Whether the Fed is doing a good or bad job of walking that tightrope is a discussion for another day. For now, we expect it will continue to raise rates this year and into early 2023. This will likely impact many aspects of an investment plan. Here are five ideas we encourage you to consider now:

Be strategic with cash

If you sold stock in response to market volatility, you may be holding more cash than usual. The good news is that rising rates will likely improve your return on cash. The bad news: It’s unlikely to be enough to keep pace with inflation over the near term.

Assuming the Fed’s moves are effective in reducing inflation, your cash holdings’ returns may still lag it. As a result, your cash is liable to lose purchasing power. That means it will likely buy less a year from now than it would if you spent it today. And the story is even worse if it’s in taxable accounts where taxes will further reduce your returns.

Rather than holding cash, I recommend working with your financial advisor on a plan to put it to work.

Review your bonds

As interest rates increase, existing bonds’ prices tend to decrease. And that could be especially true for any longer-term bonds you may have purchased in recent years, perhaps in search of higher yields.

Should you go to the extreme and sell all your bonds? Before you do, I recommend you consider the total-return (price plus yield) picture. If you neglect yields and consider only price movement, you are missing half the picture. Second, if you hold the proceeds as cash, you’ll face the issue we just talked about. Third, remember why fixed income is included in many asset allocation models: diversification, lower volatility, and liquidity.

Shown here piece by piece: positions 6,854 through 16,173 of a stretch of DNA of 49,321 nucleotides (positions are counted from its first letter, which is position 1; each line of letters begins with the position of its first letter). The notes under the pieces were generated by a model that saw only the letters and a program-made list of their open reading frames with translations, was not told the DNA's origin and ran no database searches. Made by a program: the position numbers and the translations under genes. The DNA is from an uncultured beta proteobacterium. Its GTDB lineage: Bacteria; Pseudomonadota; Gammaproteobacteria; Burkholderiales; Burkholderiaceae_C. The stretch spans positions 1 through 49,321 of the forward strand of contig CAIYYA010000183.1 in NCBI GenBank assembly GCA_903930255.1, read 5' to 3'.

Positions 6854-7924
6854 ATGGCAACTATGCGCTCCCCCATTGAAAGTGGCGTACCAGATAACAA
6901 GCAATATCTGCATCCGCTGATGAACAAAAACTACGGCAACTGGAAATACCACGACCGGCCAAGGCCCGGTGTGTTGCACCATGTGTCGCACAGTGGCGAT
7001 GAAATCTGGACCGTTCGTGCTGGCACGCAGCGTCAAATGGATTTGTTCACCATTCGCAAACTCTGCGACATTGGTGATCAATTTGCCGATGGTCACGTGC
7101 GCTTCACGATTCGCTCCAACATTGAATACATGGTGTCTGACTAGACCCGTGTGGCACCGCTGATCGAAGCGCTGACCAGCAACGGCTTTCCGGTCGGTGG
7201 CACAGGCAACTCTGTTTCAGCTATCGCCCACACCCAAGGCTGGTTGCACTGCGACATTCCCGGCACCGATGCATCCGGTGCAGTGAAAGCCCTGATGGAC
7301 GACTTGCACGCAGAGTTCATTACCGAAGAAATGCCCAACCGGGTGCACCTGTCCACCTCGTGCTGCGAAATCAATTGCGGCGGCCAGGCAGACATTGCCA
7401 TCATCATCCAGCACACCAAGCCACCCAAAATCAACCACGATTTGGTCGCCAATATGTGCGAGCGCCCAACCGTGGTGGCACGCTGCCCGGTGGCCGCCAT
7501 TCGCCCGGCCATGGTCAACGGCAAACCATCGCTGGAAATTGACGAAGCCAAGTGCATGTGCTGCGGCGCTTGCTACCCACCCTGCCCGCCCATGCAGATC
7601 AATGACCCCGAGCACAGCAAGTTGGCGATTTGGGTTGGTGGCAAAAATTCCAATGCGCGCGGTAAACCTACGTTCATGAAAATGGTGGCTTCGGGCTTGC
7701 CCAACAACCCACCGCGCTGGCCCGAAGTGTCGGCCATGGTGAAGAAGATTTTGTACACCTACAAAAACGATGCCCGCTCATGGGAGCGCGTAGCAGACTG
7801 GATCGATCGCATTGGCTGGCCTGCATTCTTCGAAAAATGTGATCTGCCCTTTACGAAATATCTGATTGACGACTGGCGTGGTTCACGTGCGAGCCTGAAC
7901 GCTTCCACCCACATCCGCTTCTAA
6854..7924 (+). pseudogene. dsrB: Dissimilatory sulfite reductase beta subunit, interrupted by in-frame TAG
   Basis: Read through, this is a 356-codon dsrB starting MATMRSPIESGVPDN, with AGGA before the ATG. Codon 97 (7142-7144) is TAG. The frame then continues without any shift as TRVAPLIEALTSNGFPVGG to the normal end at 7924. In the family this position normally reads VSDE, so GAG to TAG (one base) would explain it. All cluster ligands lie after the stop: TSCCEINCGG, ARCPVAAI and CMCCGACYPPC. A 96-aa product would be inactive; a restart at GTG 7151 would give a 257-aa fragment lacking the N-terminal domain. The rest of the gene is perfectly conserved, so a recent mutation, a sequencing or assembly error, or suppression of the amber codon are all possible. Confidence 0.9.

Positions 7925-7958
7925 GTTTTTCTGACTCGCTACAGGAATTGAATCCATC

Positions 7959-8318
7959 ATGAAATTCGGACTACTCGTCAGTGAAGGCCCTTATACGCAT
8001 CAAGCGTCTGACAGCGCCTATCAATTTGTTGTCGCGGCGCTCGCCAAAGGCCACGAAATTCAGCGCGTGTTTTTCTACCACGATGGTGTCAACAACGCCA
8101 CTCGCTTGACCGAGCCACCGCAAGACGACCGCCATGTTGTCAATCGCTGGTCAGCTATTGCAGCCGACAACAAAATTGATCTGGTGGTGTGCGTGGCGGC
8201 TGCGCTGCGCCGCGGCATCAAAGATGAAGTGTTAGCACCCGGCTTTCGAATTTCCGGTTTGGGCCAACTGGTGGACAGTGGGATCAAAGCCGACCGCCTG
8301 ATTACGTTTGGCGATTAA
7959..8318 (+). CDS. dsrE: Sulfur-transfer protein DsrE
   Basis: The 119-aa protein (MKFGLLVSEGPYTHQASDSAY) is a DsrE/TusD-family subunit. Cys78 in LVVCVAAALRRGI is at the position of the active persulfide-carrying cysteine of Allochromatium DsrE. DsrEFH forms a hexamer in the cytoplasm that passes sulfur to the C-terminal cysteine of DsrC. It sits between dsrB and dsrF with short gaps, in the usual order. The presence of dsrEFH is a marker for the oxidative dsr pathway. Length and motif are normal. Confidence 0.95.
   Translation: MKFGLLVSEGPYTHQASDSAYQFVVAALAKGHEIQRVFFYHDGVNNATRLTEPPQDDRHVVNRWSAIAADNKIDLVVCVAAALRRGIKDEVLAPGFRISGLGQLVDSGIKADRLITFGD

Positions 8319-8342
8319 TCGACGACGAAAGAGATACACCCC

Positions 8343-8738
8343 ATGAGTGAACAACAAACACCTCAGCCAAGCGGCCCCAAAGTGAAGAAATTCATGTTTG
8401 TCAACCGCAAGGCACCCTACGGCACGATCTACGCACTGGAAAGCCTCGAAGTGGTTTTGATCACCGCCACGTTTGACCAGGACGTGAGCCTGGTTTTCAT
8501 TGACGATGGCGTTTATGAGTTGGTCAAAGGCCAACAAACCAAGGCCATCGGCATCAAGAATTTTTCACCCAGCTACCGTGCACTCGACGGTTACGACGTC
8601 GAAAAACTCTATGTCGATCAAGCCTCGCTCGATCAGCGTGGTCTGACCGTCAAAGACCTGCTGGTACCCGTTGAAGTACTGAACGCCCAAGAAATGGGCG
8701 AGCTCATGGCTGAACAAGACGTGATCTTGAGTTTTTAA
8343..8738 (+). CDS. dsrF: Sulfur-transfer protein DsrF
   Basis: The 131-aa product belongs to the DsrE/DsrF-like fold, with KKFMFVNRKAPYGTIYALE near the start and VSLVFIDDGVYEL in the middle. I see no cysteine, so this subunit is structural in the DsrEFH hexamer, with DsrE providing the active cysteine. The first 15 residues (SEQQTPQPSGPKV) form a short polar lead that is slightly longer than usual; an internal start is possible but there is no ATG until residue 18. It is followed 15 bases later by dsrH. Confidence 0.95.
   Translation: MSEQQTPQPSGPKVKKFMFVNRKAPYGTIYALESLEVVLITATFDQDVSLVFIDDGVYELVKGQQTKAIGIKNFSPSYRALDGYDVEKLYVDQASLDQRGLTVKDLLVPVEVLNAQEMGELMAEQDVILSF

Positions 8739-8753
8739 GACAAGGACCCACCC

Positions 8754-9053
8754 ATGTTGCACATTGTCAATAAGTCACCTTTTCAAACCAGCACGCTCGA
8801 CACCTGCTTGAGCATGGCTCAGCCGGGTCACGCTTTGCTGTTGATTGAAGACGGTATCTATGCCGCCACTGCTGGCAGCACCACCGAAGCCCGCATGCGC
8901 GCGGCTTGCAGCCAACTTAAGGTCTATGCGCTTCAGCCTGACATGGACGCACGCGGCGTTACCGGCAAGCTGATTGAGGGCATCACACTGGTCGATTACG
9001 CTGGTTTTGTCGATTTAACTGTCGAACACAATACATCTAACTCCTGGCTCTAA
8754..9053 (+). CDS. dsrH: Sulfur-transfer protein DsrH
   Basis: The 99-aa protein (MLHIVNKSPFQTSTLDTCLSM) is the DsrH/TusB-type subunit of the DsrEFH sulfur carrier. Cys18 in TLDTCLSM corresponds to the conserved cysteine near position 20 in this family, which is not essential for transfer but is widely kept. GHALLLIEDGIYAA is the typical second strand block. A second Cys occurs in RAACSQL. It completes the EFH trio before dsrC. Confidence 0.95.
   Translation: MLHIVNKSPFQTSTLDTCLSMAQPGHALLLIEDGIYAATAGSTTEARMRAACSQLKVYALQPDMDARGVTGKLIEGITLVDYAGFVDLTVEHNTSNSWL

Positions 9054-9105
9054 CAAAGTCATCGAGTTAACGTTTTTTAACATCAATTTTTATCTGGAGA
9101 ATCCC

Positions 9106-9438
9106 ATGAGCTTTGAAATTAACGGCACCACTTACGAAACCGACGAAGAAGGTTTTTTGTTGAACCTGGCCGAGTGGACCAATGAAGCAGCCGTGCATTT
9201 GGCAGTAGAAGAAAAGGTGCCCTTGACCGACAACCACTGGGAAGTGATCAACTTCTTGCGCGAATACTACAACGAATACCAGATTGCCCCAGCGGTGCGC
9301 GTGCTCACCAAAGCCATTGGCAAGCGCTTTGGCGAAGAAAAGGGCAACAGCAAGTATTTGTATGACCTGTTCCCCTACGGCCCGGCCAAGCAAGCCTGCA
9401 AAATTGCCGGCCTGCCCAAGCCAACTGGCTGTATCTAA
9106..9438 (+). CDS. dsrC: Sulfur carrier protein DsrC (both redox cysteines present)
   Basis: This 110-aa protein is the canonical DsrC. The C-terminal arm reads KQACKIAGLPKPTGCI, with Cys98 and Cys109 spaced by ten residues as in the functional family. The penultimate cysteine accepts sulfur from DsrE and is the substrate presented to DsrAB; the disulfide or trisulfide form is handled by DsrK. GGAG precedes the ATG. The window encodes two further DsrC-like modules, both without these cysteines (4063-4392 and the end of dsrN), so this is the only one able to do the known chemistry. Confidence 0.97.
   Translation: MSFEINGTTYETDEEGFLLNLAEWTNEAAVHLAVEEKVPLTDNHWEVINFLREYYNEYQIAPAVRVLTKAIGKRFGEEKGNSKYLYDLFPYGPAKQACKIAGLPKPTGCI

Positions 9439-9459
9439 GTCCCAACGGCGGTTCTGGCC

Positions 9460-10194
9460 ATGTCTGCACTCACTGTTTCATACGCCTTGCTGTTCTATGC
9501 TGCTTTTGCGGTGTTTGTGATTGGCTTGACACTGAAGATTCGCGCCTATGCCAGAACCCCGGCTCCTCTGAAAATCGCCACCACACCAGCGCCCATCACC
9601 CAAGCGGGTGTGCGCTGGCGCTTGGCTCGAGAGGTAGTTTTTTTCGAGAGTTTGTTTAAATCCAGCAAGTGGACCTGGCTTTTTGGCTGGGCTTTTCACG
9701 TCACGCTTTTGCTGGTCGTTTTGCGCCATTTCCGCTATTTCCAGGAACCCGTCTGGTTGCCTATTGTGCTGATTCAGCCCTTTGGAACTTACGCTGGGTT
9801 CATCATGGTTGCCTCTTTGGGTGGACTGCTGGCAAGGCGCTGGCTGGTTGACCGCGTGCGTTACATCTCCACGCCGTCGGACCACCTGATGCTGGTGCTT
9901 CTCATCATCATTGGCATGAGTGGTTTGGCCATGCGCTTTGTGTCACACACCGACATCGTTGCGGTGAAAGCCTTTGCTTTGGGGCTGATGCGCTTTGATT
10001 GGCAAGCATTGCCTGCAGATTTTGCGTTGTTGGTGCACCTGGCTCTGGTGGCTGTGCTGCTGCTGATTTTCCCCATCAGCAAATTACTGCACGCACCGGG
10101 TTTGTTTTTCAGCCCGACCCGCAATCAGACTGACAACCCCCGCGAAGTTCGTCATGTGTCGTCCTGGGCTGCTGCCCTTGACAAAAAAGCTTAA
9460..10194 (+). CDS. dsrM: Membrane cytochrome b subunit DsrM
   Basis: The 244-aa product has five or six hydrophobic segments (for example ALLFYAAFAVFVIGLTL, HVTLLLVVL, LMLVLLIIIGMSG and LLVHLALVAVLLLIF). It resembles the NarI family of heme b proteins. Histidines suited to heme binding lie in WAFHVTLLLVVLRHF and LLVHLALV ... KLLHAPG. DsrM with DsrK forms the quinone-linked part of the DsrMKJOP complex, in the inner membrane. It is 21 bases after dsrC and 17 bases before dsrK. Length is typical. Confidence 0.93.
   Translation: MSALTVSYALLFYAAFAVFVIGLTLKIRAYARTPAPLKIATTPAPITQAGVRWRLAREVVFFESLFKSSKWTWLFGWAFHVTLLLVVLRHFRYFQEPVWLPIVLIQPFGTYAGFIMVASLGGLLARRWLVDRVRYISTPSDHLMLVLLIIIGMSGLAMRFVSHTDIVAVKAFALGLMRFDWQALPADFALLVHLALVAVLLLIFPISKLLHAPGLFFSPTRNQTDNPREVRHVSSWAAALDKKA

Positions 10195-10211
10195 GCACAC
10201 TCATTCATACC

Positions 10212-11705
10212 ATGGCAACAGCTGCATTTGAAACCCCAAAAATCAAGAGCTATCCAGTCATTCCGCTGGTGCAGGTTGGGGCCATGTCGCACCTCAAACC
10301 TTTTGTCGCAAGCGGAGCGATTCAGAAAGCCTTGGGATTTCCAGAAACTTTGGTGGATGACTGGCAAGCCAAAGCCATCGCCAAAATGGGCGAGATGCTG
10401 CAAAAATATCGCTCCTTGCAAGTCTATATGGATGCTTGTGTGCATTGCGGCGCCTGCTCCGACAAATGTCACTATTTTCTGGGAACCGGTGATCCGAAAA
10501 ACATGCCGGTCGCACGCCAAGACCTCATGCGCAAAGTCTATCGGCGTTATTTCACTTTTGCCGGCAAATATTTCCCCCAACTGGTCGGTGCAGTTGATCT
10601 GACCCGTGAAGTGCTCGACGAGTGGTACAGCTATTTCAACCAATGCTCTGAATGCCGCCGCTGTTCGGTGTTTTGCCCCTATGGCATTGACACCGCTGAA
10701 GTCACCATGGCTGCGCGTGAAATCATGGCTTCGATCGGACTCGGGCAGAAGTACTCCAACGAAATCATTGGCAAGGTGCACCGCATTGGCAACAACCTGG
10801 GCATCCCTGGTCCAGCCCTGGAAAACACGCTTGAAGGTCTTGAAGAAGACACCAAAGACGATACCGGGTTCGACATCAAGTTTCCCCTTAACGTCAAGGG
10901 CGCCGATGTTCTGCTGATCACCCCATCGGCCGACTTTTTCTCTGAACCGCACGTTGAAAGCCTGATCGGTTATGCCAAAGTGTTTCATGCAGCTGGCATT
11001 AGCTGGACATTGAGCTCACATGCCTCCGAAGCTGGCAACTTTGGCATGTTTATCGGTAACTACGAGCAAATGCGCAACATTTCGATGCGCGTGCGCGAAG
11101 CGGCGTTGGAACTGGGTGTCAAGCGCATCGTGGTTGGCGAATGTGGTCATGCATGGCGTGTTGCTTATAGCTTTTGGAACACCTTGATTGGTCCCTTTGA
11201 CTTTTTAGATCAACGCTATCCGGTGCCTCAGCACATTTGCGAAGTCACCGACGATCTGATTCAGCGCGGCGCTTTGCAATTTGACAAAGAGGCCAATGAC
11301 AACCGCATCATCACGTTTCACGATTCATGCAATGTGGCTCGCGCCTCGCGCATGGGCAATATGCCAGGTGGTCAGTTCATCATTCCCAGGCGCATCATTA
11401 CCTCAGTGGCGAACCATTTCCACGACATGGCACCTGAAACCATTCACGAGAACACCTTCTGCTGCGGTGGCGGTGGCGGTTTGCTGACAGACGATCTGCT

Remember stocks

Certainly, the stock market has taken a beating this year, but historically, times like these have proven to be opportunities. We recommend you keep an eye on your portfolio allocation strategy. Think about reallocating to some of our favored sectors. Ask your financial advisor for the latest guidance to consider.

Examine your loans

Rising rates are bound to impact loans as well as investments. The most immediate impact is likely to be larger debt payments on loans tied to short-term or floating-rate debt. If you have these types of loans, analyze your personal balance sheet to determine whether your liability structure is appropriate.